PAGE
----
18 “Arthur, Chester Alan” [R.W. Bradford]. “The Only Libertarian in Congress.” Liberty Jan. 1997: 37; “Nov. 7 General Election Results.” AC 10 Nov. 2000: 34.
19 Black, Louis. “Page Two.” AC 9 June 2000: 2; Strecker, Candi. “ ‘Alternative.’ ” in Retro Hell, 5.
20 Black et al. “Endorsements.” AC 20 Oct. 2000: 6+; “Election 2000: U.S. Senate, House.” AAS 23 Oct. 2000: A10.
21 “Nov. 7 General Election Results.” AC 10 Nov. 2000: 34.
22 Drudge, Matt, and Julia Phillips. The Drudge Manifesto. New York City: New American Library, 2000: 40, and passim.
23 “Texas Legislature Candidates.” AAS 22 Oct. 2000: E6.
24 "Endorsements." Nokoa. 26 Oct. 2000: 5.
25 “State and Local Races.” AAS 9 Nov. 2000: A17.
26 Rassmussen Research. "Libertarian Litmus Test: Are You a Libertarian?" 7 Sep. 2000. Portrait of America. <http://www.portraitofamerica.com/html/poll-1208.html>.
27 Byrk, William. "Famous Men." NYPR 16 Jul. 2000; “New York LP Jumps into Senate Race.” LPN Jul. 2000: 1.
28 Janowiak, John. “Bigger Than a Bop Box.” DB July 1999: 23.
29 “U.S. Senate Results.” AAS 9 Nov. 2000: A13.
30 On Boddie: “Arthur, Chester Alan.” “My Kind of Town.” Liberty Nov. 1991: 35-42+; Eisler. “Libertarian Defends Individual Rights.” Oregon Daily Emerald 5 April 1991: 8; "How California Voted." LAT 9 Nov. 2000: A49.
    On Orange County: Johnson, Harold. “Red Ink Blues.” Reason Mar. 1995: 42-43; Lowery, Steve. "Breakthrough?" OCW 10 Nov. 2000, online ed.
31 Clark-Madison, Mike. “Light Rail Never?” AC 10 Nov. 2000: 37; Daniel, Kelly. “Rail Referendum Fails.” AAS 8 Nov. 2000, election final ed.: A18.
32 Clark-Madison. “Take the A-Train.” AC 13 Oct. 2000: 28; Martin, Ken. “Gimme Rails.” TGL Oct. 2000: 2.
33 Martin. “The Rage over Roads and Rail.” TGL Oct. 2000: 22-27+.
34 Clark-Madison. “Take the A-Train,” op. cit.; Ford, Mike. “Can Light Rail Work?” AAS 12 Oct. 2000: A17; Luedeke, James. “Light Rail Targets South Congress.” AM Sep. 2000: 6.
35 Luedeke “South Congress Avenue Revitalization.” AM July 2000: 40; Salamon, Jeff et. al. “South Congress: Avenue of Dreams.” XL 22 June 2000: 28-35.
36 Bryce, Robert. “End of the Line.” AC 21 July 2000: 34; Ford, op. cit.
37 Black. “Page Two.” AC 21 July 2000: 2; Martin. “Gimme Rails,” op. cit.
38 Daniel. "Driver: Thou Shalt Avoid I-35 at All Cost." AAS 30 Oct. 2000: B1.
39 Peacock, Bill. “Traffic Calmers Divide Old Austin.” AUSR April 2000: 1+.
40 Daniel. “Despite Loss, Cap Metro to Continue Light-Rail Studies.” AAS 9 Nov. 2000: A1+.
41 Williams, Mike. “Florida Deadline Today.” AAS 14 Nov. 2000: A1+.
42  Pappas, Charles. "Libertarian Financial Advice." Salon 19 Oct. 2000. <http://www.salon.com/business/green/2000/10/19/harry_browne/index.html>; Recio, Maria. "Libertarian Presidential Candidate Quietly Overtakes Better-Known Rivals." San Jose Mercury-News 4 Nov. 2000, morning final ed.: 15A.
     For other coverage: “The Agenda: November.” Esquire Nov. 2000: 48.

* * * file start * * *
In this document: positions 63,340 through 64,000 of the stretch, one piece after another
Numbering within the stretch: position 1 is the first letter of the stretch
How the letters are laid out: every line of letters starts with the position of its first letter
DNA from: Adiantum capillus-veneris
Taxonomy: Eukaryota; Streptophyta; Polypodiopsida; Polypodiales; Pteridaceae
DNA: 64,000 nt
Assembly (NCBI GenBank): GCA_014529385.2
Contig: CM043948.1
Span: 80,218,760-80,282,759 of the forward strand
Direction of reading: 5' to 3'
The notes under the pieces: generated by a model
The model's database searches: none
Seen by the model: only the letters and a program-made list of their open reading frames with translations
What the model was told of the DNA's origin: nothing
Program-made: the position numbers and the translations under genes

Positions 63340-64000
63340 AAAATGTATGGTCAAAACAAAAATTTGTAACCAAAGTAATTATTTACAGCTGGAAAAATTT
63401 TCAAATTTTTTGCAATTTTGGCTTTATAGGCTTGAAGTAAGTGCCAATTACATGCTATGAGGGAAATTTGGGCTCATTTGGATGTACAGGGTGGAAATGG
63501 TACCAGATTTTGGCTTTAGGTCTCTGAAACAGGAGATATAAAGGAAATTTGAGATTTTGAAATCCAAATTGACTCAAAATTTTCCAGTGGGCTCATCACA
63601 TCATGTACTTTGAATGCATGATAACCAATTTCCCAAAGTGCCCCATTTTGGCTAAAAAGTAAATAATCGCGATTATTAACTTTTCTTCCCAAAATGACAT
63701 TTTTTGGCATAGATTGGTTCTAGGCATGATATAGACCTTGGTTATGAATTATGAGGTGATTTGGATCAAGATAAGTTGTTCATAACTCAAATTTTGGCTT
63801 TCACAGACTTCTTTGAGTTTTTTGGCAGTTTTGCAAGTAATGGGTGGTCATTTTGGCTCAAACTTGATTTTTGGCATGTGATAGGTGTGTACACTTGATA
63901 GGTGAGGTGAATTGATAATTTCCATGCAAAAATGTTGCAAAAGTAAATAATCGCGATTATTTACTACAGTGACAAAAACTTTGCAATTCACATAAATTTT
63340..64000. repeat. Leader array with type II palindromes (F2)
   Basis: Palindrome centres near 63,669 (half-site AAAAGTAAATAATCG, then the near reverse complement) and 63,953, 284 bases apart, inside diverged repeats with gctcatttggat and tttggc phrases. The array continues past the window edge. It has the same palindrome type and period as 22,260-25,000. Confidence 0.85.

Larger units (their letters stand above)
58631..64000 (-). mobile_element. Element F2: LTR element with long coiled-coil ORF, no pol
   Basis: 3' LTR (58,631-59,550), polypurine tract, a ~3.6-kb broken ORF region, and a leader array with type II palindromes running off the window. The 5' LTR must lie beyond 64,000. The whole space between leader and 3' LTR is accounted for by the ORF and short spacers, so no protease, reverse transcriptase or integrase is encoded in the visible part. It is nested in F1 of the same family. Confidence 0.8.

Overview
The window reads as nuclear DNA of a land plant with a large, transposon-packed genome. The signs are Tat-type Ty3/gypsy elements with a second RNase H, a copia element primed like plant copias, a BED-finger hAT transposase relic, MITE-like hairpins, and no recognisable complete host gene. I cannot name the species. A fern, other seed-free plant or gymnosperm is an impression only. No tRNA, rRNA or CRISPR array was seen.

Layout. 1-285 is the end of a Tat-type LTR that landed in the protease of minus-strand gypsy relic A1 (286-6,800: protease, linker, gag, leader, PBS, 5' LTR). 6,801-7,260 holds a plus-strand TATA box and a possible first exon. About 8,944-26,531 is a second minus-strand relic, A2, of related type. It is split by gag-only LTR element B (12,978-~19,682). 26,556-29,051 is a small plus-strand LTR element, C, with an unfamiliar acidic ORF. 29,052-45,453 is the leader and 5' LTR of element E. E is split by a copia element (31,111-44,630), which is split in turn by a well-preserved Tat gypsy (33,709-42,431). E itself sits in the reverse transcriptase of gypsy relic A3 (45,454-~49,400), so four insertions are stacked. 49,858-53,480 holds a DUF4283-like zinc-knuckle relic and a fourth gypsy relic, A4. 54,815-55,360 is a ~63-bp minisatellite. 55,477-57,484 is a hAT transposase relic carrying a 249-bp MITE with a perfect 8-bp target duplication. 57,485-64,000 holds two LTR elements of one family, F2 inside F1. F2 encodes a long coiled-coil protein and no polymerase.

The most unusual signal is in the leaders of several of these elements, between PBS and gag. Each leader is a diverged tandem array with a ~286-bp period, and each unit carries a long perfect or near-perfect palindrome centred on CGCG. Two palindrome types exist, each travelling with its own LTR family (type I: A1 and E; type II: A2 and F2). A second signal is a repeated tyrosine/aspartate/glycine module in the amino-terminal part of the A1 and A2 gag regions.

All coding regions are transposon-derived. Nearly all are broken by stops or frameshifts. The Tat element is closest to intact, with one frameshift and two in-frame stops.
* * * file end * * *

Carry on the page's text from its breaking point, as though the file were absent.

For recriminations: Bradford. “Libertarian Party: The 2000 Election.” Liberty Jan. 2001: 23-25.
43 "Minor Party Presidential Vote." BAN 16 Nov. 2000: 4.
44 Hamburger, Tom. "Buchanan, in Reform Party Fade-Out, is Poised to Fall Short Despite U.S. Funds." WSJ 6 Nov. 2000: A36.
45 Grann, David. "Coming Soon to a Presidential Campaign Near You." TNR 13 Dec. 1999: 20; "Lenora Fulani Resigns From the Reform Party." WSJ 20 June 2000, Western ed.: A8.
46 Williams, op. cit.
47 Paglia, Camille. “Rage in the Middle East.” Salon 25 Oct. 2000.
48 Bergland, David. Libertarianism in One Lesson, rev. 8th ed. Costa Mesa, Calif.: Orpheus Publications, 1993.
49 Paglia. “Rock as Art.” NYT 16 Apr. 1992. Rpt. in Sex, Art, and American Culture: Essays. New York City: Vintage Books, 1992: 19-21.
50 Postrel, Virginia I. "Interview with the Vamp." Reason Aug./Sep. 1995: 37-44.
51 Paglia. “Rage in the Middle East,” op. cit.
52 Paglia. “Junk Bonds and Corporate Raiders: Academe in the Hour of the Wolf.” Arion Spring 1991. Rpt. Sex, Art, and American Culture, 170-248.
53 Paglia. Sexual Personae, Vol. I: Art & Decadence from Nefertiti to Emily Dickinson. New Haven, Conn.: Yale UP, 1990; Sailer, Steve. "Up the Amazon." NR 31 Dec. 1994: 58.
54 Bradford. “Harry Browne: For Liberty.” Liberty Dec. 2000: 28-29.
55 Browne, Harry. How I Found Freedom in an Unfree World: A Handbook for Personal Liberty, rev. ed. Great Falls, Mont.: Liam Works, 1998.
56 Haurwitz, Ralph K.M. "Stop the Presses." AAS 9 Nov. 2000: A10.
57 Johnson, Robert. “Hellhound on My Trail.” 1936. Complete Recordings. Columbia C2K 46222, 1990.
58 Herman, Ken. "It was a Roller-Coaster Night for Bush." AAS 9 Nov. 2000: A1+.
59 Tapper, Jake. Down and Dirty: The Plot to Steal the Presidency. Boston: Little, Brown & Co., 2001: 37.
60 Herman, op. cit.
61 Late Antiquity: A Guide to the Postclassical World. Ed. G.W. Bowersock, Peter Brown, and Oleg Grabar. Cambridge, Mass.: Belknap Press of Harvard UP, 1999.
62 Bovard, James. "Feeling Your Pain": The Explosion and Abuse of Government Power in the Clinton-Gore Years. New York City: St. Martin's Press, 2000.
63 Vidal, Gore. Julian. Boston: Little, Brown, 1964; "Patriotism." The Nation 15 Jul. 1991. Rpt. in United States: Essays 1952-1992. New York City: Random House, 1993: 1045-1047; "The Twelve Caesars" 1952. Rpt. idem.: 523-528.